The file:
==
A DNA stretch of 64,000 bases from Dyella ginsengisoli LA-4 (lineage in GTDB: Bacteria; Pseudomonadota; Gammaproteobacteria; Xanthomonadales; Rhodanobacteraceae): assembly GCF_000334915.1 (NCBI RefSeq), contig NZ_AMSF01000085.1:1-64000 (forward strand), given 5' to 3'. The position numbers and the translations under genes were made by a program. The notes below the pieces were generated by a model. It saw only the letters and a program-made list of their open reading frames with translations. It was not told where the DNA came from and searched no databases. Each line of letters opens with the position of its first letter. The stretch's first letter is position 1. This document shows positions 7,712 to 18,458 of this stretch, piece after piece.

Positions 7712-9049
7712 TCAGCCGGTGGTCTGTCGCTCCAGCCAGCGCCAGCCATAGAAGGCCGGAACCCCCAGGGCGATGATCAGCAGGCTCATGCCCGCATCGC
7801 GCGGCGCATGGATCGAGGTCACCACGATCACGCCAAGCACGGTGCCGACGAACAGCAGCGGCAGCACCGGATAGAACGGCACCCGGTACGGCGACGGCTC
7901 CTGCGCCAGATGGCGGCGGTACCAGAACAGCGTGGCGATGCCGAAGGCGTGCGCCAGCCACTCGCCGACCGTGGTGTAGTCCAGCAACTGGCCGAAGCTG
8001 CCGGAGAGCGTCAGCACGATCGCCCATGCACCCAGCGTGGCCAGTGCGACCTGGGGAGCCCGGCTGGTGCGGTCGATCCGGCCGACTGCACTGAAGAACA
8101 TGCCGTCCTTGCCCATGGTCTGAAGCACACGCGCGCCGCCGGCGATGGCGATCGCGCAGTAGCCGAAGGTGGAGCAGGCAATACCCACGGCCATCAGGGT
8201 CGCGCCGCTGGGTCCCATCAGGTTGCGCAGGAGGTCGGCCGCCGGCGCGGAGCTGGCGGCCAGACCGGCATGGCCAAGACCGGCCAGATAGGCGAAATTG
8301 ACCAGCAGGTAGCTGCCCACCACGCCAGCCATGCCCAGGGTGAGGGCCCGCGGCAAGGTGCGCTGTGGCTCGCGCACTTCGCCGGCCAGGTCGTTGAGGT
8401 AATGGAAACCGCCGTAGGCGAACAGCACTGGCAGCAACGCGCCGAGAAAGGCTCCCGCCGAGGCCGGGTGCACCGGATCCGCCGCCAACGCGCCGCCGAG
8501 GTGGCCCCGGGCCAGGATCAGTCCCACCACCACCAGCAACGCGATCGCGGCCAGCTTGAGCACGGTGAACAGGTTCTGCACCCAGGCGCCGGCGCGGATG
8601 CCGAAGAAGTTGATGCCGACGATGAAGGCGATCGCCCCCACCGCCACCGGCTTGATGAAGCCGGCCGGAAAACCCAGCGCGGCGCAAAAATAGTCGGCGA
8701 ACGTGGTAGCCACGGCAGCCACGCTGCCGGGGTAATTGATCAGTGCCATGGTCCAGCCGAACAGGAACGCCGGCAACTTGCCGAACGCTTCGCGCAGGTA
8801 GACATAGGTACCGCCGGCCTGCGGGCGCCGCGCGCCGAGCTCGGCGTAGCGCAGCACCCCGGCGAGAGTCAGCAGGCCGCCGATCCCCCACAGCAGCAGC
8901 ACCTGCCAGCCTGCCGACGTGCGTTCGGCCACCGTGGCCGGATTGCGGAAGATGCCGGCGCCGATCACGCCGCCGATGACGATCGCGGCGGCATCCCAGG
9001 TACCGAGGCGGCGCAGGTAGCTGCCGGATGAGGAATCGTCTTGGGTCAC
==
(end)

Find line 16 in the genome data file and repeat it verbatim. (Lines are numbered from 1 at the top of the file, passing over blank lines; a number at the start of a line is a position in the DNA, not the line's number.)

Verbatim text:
9001 TACCGAGGCGGCGCAGGTAGCTGCCGGATGAGGAATCGTCTTGGGTCAC